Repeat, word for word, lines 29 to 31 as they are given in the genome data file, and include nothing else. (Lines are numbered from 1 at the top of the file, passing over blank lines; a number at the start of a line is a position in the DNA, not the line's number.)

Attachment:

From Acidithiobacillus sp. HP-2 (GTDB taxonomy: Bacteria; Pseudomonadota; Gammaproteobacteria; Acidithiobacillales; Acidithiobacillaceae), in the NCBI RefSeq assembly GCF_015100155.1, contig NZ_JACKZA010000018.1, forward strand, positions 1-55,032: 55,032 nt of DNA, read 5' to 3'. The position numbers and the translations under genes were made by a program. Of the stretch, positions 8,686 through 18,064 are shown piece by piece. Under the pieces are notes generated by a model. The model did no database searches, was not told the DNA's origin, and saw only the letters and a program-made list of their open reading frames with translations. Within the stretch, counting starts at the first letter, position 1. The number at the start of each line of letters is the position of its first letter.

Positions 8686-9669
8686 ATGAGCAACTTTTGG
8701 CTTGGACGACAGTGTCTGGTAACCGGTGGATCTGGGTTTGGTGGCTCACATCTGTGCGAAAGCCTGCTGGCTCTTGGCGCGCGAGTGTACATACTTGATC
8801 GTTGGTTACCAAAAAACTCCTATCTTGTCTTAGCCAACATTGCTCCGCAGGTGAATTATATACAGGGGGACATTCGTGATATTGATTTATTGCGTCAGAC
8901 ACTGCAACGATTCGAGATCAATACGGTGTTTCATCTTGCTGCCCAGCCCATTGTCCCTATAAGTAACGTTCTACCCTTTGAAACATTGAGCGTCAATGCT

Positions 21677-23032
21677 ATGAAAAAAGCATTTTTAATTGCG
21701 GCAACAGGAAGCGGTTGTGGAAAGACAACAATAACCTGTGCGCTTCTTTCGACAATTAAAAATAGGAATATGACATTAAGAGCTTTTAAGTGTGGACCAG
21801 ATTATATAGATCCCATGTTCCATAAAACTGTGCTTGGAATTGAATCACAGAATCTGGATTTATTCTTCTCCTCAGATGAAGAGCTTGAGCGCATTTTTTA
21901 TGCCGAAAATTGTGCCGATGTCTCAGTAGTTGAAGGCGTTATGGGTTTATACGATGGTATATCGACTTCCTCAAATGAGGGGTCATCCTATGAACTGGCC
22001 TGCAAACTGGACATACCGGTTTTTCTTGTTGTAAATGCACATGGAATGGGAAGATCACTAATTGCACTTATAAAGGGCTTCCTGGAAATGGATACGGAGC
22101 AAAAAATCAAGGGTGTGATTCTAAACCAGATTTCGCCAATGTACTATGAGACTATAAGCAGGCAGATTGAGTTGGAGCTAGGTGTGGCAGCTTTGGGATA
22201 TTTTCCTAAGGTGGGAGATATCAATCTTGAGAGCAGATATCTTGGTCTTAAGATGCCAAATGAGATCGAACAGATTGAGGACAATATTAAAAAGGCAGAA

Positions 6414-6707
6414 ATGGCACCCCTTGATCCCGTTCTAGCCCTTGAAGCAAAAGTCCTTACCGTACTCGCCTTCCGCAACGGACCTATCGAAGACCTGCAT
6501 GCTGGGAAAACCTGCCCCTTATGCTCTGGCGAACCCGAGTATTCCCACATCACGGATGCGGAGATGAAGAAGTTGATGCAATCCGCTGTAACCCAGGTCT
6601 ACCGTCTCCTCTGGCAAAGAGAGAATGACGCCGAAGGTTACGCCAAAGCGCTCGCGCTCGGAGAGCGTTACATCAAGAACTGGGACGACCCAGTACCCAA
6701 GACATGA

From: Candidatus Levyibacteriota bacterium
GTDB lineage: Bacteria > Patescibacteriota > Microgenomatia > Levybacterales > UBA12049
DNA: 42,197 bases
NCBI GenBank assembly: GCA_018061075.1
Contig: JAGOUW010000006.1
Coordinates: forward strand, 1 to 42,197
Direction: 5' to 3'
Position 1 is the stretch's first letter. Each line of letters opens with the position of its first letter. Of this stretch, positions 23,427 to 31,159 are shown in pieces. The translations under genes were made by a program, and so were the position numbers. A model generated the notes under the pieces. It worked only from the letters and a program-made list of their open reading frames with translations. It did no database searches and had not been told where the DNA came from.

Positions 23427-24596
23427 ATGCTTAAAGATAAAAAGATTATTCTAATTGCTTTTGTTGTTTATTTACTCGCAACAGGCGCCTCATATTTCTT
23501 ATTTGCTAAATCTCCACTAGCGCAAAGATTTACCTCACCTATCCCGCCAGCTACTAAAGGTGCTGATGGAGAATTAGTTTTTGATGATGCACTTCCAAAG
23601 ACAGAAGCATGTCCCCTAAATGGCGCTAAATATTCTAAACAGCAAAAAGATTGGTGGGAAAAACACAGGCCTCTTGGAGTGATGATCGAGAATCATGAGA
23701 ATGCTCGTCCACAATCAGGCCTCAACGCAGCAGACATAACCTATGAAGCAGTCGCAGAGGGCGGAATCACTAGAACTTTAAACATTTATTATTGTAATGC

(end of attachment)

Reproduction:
23427 ATGCTTAAAGATAAAAAGATTATTCTAATTGCTTTTGTTGTTTATTTACTCGCAACAGGCGCCTCATATTTCTT
23501 ATTTGCTAAATCTCCACTAGCGCAAAGATTTACCTCACCTATCCCGCCAGCTACTAAAGGTGCTGATGGAGAATTAGTTTTTGATGATGCACTTCCAAAG
23601 ACAGAAGCATGTCCCCTAAATGGCGCTAAATATTCTAAACAGCAAAAAGATTGGTGGGAAAAACACAGGCCTCTTGGAGTGATGATCGAGAATCATGAGA